Short guide for getting 60fps captures

I wrote a short guide on my upstart blog (god I hate that word) on how to get 60fps video from your capture card. This can be useful for finding/confirming frame data. You can look at how exactly the game works by stepping through each frame one by one. Also, you get super smooth video which is allways nice to impress people with in a combo vid or whatever.

It took me a while to figure out the deinterlacing part cus of all the filters that produced sub-par results, so maybe I’ll spare someone that trouble.

If you’re simply looking to create 60fps content, for whatever reason, very nice work. Your title, however, is a bit mis-leading, as you are not actually capturing 60fps. De-interlacing does not automatically double the frames (maybe bob deinterlacing does, but that’s not the purpose of deinterlacing), but rather draws the frame “progressively”, based on the interlaced fields. Coming from a console, unless we’re talking component capture from a newer console that supports 720p, your video signal is still 30fps. If you were to break down the 30 frames per second of interlaced video, you would have half of the image (odd lines, for instance) in one field, and the other half of the image (even lines, for instance) in the other field. If you join them together, they make a single complete frame. So, if creating full frames from fields, and having a full frame where previously there was only “half a frame”, then you are essentially creating/inserting frames that didn’t originally exist.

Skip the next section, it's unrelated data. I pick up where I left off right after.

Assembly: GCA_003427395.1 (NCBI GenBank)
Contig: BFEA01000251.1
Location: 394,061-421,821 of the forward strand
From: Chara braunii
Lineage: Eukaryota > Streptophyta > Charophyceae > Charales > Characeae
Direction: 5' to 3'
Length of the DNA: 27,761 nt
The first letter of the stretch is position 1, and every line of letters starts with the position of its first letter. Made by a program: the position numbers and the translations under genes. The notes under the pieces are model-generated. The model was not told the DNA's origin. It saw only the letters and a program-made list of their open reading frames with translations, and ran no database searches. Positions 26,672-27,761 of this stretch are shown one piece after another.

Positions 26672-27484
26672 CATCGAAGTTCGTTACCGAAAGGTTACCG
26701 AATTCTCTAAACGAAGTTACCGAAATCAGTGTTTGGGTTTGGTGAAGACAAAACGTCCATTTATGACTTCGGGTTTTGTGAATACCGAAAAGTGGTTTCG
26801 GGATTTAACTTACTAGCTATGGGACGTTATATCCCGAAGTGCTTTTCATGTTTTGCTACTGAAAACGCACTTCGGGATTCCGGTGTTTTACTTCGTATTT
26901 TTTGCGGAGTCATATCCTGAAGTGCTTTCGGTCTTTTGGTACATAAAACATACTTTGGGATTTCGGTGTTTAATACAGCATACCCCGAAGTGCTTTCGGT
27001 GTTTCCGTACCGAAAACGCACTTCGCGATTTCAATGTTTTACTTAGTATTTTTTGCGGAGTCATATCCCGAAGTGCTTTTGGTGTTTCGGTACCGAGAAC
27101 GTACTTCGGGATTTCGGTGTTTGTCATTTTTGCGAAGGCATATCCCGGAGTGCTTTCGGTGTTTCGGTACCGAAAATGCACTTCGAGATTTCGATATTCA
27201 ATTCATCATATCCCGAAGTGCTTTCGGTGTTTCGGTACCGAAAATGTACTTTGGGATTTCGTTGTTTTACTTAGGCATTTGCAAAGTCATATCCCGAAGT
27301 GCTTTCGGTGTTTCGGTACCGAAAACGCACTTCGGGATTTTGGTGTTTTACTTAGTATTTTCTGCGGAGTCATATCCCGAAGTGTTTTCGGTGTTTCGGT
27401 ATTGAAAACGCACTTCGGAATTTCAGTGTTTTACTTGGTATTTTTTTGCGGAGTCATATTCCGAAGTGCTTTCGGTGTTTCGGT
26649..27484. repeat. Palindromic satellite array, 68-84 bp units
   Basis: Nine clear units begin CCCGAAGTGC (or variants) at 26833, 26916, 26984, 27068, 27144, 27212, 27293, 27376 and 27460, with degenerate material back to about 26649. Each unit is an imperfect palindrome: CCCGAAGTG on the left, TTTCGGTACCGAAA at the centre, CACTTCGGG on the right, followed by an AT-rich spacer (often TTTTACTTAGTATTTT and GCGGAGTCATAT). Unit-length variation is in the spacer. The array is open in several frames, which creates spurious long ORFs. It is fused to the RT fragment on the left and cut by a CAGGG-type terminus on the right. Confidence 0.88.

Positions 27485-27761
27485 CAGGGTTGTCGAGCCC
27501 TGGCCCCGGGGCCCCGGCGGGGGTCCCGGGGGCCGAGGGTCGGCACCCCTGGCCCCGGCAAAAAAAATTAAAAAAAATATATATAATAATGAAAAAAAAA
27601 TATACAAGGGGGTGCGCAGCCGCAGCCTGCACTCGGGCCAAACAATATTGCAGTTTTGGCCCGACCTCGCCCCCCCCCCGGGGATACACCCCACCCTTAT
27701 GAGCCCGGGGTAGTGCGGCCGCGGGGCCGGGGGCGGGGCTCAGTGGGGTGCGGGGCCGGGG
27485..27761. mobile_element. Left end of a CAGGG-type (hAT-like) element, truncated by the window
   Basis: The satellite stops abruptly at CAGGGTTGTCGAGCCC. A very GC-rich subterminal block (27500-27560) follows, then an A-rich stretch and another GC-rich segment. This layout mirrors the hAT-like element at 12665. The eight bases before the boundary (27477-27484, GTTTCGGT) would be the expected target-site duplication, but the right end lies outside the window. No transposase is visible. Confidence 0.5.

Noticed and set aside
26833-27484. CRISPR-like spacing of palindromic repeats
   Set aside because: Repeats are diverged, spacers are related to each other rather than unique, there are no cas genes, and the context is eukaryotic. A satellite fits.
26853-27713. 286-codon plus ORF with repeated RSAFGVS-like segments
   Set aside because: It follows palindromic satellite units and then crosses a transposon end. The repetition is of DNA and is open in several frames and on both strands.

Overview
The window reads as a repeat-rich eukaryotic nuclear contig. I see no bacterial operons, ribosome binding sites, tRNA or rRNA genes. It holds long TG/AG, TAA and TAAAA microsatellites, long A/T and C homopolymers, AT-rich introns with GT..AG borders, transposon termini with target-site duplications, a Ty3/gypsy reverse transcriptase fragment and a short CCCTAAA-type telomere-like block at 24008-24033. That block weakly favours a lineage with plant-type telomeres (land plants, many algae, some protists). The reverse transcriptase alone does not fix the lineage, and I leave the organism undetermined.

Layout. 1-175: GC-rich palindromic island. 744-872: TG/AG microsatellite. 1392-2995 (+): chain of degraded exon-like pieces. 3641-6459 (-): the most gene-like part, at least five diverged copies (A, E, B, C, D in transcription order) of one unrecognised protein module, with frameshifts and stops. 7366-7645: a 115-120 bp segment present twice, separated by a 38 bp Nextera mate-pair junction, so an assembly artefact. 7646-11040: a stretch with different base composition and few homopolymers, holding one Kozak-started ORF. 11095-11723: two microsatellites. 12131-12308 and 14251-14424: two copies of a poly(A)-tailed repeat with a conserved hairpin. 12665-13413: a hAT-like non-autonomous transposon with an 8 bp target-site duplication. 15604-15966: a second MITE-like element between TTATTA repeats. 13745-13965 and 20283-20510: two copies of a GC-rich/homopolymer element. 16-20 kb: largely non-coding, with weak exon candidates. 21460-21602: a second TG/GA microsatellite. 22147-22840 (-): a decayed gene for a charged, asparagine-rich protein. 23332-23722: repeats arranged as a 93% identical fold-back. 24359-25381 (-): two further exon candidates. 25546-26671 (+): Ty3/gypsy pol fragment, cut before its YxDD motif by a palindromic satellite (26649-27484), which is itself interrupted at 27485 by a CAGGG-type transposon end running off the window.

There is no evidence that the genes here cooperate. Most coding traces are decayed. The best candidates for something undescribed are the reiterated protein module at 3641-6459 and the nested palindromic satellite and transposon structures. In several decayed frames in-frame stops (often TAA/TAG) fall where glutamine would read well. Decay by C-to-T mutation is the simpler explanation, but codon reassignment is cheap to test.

If a game is intended to be played at 60fps (such as the Street Fighters, or any arcade game, as arcade is 60fps…well, actually around 59.xx hz, but that’s another discussion), you also have to take into account that any console game has been adapted to NTSC output…and unfortunately, that is not indicative of arcade frame data. Deinterlacing to create 60fps, also, would not be indicative of full 60fps gameplay. If, however, you want to analyze console frame data for what it is (console data, that is), then 30fps is what you would need to do so.

Another suggestion: rather than using compression, even “lossless”, just capture to uncompressed RGB. Then you are assured of getting every frame (with your other options disabled, which you outlined)…of course, this requires a hard drive with enough space and capable of reading/writing at the necessary bitrate.

Those things said, you have certainly created a very nice guide for creation of high quality content.

Thanks for the comments. Bob deinterlacing does double the number of frames, in fact some deinterlacers do this by default and then cull every other frame to produce the resulting 30fps video. As you said, only half of each of the original game-frames are transmitted, so obviously you’re not gonna get info back that was never broadcast. However, it’s not entirely true that bob-deinterlacing inserts or creates frames (that makes it sound like telecine), the deinterlacer is just interpolating (and more) between things you know to be true.

For frame data alone it would have sufficed to use an AviSynth command SeperateFields which does exactly what the name says, but I decided to use a motion detecting deinterlacer because that way there is no ugly shudder, and so people can use the video for combovideo production and stuff.

EDIT: and you’re right about the title. It should have been something like “getting 60fps VIDEO from your captures”